Earlier this morning, Eli and I spent some time with Shufflepuck Cantina [Free]. It's a little like Poker Night at the Inventory, except with aliens and, uh, air hockey. In the game, you play as an outsider who finds himself stuck in a space cantina. Your task, for some reason, is to beat everyone in the cantina at air hockey. As you play, you'll learn the backstory behind every character and unlock special moves for doing so...

Lost Cities [$3.99] is a game that's hard to quantify. It's built on Reiner Knizia's formidable game design talents, and made into an impressive asynchronous experience by The Coding Monkeys, developers of board game delight Carcassonne [$9.99]. It has a robust single-player campaign and most of the online tools one could hope for. It looks great, too. All of that sounds pretty glowing, but we're only a few days in and I'm already making excuses not to take my turns...

Back in the day, say like in the ‘80s, people use to gather at each other’s houses to hang out and enjoy each other’s company. Oftentimes a fun game to play would be Pictionary, the game where you draw pictures of something on a big white tablet of paper and other players try to guess what it is. It’s a fun game, an absolute classic, and it was one of my favorites as a kid when my parents had their social gatherings...

It was a little more than a year ago that Days of Wonder launched Ticket to Ride [$6.99 (HD)] on the iPad, a digital version of their mega-popular 2004 board game, and we thought it was pretty phenomenal in our review. It came with the original USA map and the option to buy expansion maps for Europe, Switzerland, and USA 1910 from within the game. A wonderful online multiplayer mode and a well-designed local pass-n-play mode (added later with an update) made Ticket to Ride one of the top digital board games available on the App Store...

'Le Havre' Review - Feed Your Workers, Reap the Profits

You know what makes the world go round? Food. Especially in the town of Le Havre [$4.99]. You can have all the Francs you want but if you can't feed your workers, you're going to be in a world of pain. After all, hungry men don't make money, they make medical bills...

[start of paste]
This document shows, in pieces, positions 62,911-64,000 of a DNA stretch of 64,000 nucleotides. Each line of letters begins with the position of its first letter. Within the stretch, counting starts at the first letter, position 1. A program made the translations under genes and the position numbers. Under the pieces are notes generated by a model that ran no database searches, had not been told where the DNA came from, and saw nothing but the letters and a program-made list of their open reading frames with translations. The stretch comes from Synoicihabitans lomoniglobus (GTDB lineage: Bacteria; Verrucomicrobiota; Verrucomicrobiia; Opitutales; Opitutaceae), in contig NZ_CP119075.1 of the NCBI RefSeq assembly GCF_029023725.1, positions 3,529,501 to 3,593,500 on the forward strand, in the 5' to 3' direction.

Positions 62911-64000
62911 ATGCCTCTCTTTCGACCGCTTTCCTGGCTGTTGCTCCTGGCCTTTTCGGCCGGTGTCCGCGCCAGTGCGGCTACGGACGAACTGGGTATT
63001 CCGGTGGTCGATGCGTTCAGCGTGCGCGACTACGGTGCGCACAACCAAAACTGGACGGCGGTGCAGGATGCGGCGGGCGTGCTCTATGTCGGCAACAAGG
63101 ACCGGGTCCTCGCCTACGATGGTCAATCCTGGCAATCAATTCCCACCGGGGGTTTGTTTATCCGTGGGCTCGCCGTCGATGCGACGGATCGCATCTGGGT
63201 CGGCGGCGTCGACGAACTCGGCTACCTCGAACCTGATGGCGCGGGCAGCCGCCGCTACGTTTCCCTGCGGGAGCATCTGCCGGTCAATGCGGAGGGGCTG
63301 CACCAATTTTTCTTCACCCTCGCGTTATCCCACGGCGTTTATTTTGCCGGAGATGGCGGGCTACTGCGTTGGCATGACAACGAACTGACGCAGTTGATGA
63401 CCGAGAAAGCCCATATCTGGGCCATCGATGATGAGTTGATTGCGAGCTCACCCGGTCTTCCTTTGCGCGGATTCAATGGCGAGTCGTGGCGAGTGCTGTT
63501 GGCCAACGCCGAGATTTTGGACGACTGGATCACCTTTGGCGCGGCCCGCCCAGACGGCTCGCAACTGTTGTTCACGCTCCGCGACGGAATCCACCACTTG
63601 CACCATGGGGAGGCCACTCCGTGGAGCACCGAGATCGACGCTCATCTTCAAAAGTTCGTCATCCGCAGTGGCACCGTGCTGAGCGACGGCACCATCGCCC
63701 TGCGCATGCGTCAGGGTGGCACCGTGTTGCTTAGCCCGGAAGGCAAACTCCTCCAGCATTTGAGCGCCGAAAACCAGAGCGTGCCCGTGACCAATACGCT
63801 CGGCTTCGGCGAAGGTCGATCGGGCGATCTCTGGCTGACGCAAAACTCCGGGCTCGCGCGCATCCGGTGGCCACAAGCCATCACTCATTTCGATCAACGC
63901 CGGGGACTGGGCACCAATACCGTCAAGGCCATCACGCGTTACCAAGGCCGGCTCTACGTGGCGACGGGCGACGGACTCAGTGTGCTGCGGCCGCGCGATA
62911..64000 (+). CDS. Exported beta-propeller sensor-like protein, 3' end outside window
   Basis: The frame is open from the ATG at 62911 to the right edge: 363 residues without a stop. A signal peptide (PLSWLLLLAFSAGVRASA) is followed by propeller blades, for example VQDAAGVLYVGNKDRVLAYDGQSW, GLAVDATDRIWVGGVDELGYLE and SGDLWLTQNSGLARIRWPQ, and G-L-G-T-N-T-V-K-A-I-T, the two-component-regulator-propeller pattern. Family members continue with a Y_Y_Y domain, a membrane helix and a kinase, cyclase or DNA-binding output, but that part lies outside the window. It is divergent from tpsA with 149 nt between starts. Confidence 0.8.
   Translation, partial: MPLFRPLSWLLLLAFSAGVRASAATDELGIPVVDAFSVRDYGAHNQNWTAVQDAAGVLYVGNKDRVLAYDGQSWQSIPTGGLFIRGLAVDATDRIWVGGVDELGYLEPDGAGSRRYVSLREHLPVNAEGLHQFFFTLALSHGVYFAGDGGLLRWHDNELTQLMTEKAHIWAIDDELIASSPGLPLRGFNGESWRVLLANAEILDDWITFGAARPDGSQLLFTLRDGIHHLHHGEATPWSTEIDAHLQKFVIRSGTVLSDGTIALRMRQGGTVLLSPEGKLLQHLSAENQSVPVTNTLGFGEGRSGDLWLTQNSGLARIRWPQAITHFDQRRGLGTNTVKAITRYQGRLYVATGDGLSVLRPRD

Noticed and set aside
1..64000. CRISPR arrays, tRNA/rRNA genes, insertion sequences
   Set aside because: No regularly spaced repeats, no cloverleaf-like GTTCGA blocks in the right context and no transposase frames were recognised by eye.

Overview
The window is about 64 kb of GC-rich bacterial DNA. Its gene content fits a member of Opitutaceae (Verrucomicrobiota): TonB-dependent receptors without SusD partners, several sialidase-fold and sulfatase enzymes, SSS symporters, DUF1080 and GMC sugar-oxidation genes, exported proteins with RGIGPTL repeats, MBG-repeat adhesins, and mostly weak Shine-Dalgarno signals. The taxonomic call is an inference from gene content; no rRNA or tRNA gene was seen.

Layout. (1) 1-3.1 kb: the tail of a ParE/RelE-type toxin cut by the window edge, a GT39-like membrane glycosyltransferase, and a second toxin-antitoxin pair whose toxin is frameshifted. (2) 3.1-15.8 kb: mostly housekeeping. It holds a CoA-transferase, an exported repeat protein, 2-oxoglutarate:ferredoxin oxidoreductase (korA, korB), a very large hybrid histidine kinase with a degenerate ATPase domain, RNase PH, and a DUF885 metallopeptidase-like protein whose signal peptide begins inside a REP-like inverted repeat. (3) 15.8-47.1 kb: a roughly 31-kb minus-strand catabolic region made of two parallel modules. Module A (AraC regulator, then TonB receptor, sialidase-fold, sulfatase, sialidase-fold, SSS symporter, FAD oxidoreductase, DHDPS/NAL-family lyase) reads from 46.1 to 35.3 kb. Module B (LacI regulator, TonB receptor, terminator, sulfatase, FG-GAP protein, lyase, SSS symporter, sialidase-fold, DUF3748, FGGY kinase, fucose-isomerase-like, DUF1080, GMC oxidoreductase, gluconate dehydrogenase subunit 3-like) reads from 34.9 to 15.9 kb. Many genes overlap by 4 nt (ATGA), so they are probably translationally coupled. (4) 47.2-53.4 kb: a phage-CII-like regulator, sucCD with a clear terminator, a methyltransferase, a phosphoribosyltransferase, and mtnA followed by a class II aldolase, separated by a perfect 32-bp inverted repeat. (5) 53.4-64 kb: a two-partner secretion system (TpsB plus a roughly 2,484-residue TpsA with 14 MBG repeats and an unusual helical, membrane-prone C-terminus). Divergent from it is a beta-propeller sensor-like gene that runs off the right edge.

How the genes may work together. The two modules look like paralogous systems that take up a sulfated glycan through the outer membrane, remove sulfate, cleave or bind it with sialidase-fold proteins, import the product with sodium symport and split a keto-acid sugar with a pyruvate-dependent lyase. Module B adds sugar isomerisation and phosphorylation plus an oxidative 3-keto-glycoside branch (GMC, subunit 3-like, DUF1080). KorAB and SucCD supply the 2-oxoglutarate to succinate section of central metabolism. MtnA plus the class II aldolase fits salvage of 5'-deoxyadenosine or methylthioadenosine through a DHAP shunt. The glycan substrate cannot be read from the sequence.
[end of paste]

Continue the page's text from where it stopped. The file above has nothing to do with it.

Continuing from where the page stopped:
Itadaki Street has been around for over twenty years on various gaming systems but Fortune Street Smart [Free] is the first in the series to appear on iOS. While this title does a great job preserving the classic board game mechanics of the series, various other issues, along with an iffy DLC plan, keep it from being a sure hit...

The success of the digital version of a physical board game hinges on three things: the quality of the base game, the accuracy of the representation of said game and if both of these things are pulled off well enough to sustain a community long after you’ve tired of getting beaten by friends and family. With that in mind, is Scotland Yard [$4.99] a successful iOS port of a classic board game? No, but it could be...

It seems my favorite board games are about the end of the world. We've talked about my love of Elder Sign [$3.99 / $6.99 (HD)], the game about stopping (or failing to stop) the rise of the ancient ones. And now I have a new sweetheart: Yggdrasil [$5.99 (HD)], a game about stopping the forces of evil from destroying the world tree and changing the fate of Ragnarok. While it has a decidedly more Norse spirit than its eldritch cousin, Yggdrasil is more familiar than it first looks...